Section 10 of BC’s Budget Transparency and Accountability Act requires that crown corporations and government organizations must by November 30 issue financial reports for the six month period ended September 30.
BC Hydro chose to hide its report from the public until the Christmas break. A quick review shows why they wanted it hidden.
In the six months ended September 2020, BC Hydro sold less electricity to BC’s residential, commercial and industrial consumers than in the same period of every single year since 2002.
Throughout the charted periods, BC Hydro has claimed that demand was climbing steadily. That justified massive spending by the corporation to enlarge the empire.
But in addition to expanding its own generating capacity, BC Hydro committed tens of billions of dollars for contracts—as long as 60 years—to buy from independent power producers (IPPs). Despite flat consumption and in 2020, BC Hydro dumping water without generating electricity, business remained fine for IPP contractors.
The agreements with IPPs contained inflation escalator clauses that ensured prices paid for private power would increase regularly.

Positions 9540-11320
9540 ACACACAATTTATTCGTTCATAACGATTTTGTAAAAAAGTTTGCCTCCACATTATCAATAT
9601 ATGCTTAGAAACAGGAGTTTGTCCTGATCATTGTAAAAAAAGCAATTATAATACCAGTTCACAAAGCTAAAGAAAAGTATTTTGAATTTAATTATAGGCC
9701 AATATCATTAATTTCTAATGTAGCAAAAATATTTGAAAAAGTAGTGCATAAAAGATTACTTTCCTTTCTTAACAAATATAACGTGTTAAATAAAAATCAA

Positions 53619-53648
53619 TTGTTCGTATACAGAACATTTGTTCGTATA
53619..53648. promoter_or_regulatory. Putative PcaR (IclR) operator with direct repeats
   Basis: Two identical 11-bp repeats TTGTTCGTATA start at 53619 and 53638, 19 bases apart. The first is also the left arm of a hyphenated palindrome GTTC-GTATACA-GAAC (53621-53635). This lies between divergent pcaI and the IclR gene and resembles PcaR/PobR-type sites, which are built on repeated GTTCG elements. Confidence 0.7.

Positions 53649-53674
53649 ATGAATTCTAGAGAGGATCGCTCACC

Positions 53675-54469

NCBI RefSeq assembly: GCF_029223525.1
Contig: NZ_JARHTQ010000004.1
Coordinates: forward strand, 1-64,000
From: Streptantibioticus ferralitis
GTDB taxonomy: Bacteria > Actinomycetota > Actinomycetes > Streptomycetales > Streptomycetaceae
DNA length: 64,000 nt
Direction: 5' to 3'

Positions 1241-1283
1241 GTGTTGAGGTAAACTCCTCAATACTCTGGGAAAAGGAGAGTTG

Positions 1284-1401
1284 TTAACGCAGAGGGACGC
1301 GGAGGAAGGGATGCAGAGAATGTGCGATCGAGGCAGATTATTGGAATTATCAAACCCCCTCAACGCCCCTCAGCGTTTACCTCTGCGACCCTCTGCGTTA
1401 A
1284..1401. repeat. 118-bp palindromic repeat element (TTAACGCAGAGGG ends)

To improve BC Hydro’s financial statements, Liberals deferred costs and booked non-existent revenue as “regulatory assets.” In opposition, NDP complained about accounting tricks used to report false profits. But September 2020, BC Hydro’s regulatory assets are almost $1 billion higher than September 2019.
Reform of BC Hydro was a BC NDP promise before the 2017 election. Instead, we’ve are experiencing more of the same BC Liberal style. It seems two political parties enjoy playing the same games.
The Premier’s office is directing BC Hydro policies. That is why John Horgan appointed underqualified Michelle Mungall as Energy Minister in 2017 and assigned Horgan loyalist Bruce Ralston after Mungall departed.
Despite evidence that BC Hydro continues to waste billions of dollars that might have eased ratepayers’ burdens, don’t expect a sudden change in direction. Knowledgeable observers recognized the constrained BCUC review of 2017 was not intended to alter plans for Site C. It was public relations. Continuation of construction during the review was the first piece of evidence.
Government has issued various statements about independent monitoring being improved in the past three years but those too were public relations exercises without meaningful purpose beyond selling the project to the public.
In 2020, despite growing uncertainty about the physical viability of Site C and major budget unknowns, another PR exercise goes forward in the form of the Peter Milburn review.
Don’t expect any material thing to change when the Premier finally releases results of the latest examination by a trusted observer.
Meanwhile, construction on the Peace River continues and BC Hydro still fights with affected landowners and indigenous people who’ve been sustained there for millennia.